Kite & Key Media: Charter Schools, The Educational Miracle Everyone Hates | Video
KITE & KEY MEDIA: In 1983 Americans were shocked by a dramatic report showing a decline in schools across the country. Among his findings: that educational outcomes were even worse for minority students than they were for whites. The result has been a surge in activity aimed at bridging the opportunity gap. The most successful product of these efforts: charter schools.
Here’s the twist of the plot: Nowadays, with the top performing charter schools posting such massive results that they have almost closed the education gap, opposition to charters is more pronounced than ever.
Parents and students want to take advantage of the opportunities offered by charters. More than one million children are on the waiting list for admission to charter schools across the country. So why are so many critics hostile to their existence?
Invent the light bulb? We are giving you a statue in the United States Capitol.
Unlock the secret of human theft? We’re gonna give your name to something on Mars.
Find the key to opportunities for millions of disadvantaged children? Wellllllll …
It was 1983. Michael Jackson introduced the moonwalk. Return of the Jedi dominated the box office. Oh, and also: Americans were panicking [f%&k] outside.
On one front at least, they had good reason to do so. A group of political experts brought together by the federal government released a dramatic report on schools across the country. It was called “A Nation in Danger”.
How dramatic? The report’s most famous line was that if our education system had been imposed on us by a foreign country, we would consider it an act of war. I mean, god damn it guys, we got it.
“A Nation at Risk” created a sense of urgency around a national priority: the need to reform our schools. He reported that American children lagged far behind the rest of the world and that the failures of our education system fell particularly hard on minority students.
The report found, for example, that if 13% of the country’s 17-year-olds were considered functionally illiterate, the rate among minority youth could reach 40%. I
It seemed like an intractable problem. No one knew what to do. That’s why what happened next was so strange. In the years that followed, we did find something that worked: charter schools. And not everyone was happy. In fact … no one seems to even understand what they are.
Polls have shown that nearly 50% of Americans believe that charters are private schools or that they can teach religion.ii They aren’t and they can’t. They also do not charge tuition fees and do not have entrance exams. Charters are public schools. What makes them different is that their principals and teachers decide for themselves how best to meet the educational needs of their students.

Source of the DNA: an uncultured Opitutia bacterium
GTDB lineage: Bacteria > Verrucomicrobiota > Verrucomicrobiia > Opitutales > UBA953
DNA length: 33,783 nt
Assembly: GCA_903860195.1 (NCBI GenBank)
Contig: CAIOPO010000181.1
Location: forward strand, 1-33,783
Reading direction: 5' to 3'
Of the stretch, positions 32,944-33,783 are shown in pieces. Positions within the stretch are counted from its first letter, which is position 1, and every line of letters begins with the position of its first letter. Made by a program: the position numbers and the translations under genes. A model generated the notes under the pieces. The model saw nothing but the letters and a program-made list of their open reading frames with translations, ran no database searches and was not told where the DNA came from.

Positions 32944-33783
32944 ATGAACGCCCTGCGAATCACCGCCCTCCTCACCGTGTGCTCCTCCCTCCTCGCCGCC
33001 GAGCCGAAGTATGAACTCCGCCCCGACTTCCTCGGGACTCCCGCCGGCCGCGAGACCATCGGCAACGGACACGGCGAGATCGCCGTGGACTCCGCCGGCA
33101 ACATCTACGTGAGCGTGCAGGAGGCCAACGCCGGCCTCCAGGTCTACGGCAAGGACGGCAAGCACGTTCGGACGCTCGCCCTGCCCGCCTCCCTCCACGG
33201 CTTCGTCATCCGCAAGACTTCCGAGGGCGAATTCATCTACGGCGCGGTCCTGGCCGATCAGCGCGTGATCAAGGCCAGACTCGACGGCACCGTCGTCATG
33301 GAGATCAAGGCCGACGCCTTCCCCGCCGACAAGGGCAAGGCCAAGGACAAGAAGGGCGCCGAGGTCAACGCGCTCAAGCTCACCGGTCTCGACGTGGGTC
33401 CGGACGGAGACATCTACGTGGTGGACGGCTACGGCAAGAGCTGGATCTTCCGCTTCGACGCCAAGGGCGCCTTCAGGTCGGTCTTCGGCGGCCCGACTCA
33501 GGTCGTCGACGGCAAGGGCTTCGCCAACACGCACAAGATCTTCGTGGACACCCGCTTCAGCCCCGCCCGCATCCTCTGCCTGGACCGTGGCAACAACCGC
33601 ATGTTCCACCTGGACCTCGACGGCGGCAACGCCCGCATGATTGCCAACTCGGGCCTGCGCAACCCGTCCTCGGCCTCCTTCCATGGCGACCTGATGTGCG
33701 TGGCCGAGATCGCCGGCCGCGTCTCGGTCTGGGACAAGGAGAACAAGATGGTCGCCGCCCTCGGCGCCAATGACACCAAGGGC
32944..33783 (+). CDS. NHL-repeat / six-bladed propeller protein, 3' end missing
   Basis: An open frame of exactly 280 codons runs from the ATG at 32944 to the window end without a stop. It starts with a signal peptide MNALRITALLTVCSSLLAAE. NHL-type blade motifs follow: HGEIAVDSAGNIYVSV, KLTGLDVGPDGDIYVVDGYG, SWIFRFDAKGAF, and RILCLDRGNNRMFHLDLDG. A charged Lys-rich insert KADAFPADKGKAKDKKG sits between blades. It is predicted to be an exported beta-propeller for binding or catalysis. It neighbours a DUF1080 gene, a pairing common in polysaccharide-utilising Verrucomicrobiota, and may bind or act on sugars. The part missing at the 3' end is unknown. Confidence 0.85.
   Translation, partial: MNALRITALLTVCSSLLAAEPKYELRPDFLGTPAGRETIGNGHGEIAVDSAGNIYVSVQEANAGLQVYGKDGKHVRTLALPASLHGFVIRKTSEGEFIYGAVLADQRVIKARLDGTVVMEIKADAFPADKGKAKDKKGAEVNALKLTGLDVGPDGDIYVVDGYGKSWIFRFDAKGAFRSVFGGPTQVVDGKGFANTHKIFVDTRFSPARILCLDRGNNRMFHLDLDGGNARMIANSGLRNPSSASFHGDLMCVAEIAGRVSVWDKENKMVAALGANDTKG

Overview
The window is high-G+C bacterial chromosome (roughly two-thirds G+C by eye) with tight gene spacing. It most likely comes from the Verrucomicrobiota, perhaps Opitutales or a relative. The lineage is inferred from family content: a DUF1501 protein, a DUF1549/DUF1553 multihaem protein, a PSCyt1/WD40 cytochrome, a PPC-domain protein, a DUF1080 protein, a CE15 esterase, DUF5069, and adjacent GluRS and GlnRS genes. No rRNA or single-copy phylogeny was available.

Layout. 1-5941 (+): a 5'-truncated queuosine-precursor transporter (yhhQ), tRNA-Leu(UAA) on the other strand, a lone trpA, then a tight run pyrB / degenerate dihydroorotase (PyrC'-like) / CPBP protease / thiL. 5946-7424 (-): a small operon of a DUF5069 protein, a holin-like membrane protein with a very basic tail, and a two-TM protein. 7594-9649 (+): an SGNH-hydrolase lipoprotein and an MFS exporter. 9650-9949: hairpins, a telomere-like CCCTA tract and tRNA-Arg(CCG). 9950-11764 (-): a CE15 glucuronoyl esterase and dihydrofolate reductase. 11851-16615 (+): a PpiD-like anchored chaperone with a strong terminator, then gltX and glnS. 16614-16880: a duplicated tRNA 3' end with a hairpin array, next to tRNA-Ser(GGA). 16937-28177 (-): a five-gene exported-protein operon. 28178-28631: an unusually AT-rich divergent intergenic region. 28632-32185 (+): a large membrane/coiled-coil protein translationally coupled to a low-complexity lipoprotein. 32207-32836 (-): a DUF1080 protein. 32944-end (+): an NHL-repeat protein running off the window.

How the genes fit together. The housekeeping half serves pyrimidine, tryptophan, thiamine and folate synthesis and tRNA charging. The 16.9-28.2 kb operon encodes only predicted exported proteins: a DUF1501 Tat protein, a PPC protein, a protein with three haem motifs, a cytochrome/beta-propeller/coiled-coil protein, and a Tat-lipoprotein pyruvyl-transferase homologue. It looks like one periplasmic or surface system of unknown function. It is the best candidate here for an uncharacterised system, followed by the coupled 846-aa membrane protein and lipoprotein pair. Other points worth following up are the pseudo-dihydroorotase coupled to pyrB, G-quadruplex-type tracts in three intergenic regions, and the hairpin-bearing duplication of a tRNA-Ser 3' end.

Yes, believe it or not, this is not how it works in your average public school, where the rules and regulations can even extend to how garbage is to be removed or how the furniture from. the classroom can be rearranged.iii
And this freedom makes the difference. In New York City, many charter schools are located in the same building as traditional public schools and serve the same majority minority students. In 2018, charter classes in these buildings were five times more likely to take a majority of students to a standardized English test. In math, they were seven times more likely. iv
And this is not an isolated result. Research by Princeton and the Brookings Institution found that just three years in the top performing charters was enough to close the education gap between black and white students.
Yet despite this success, charters still represent only a small part of the educational spectrum: only about 7% of public school students attend one. Vi Part of the reason is that the government controls the educational spectrum. number of charter schools opening. . And there are a lot of people who think the correct answer should be “none”.
Their criticisms are serious. There are many charters that work in much the same way as traditional public schools. Some of them fail completely. But the best of them get incredible results.
And they are doing it for the country’s most vulnerable children. Two-thirds of the students in charter schools across the country are not white. Many of them live in difficult neighborhoods. And without charters, their options would be rather bleak.
A 2018 study from the Center for Education Policy Analysis at Stanford found that sixth-graders in wealthier, predominantly white school districts were up to four levels ahead of their majority-minority counterparts in urban districts. the poorest.viii
The results of the best charter schools in the country prove that we do not have to accept these results. And those who need it most know it. In 2019, there were over 23,000 children on the waiting list for admission to charter schools … in Massachusetts alone.ix Nationally, that number exceeds one million.x
There is no bigger problem in America today than whether the country is doing enough to provide a level playing field for people of all races and walks of life. Charter schools are one mechanism to do this. They are not perfect. But that is not the question. The question is: would these students be better off in a world without them?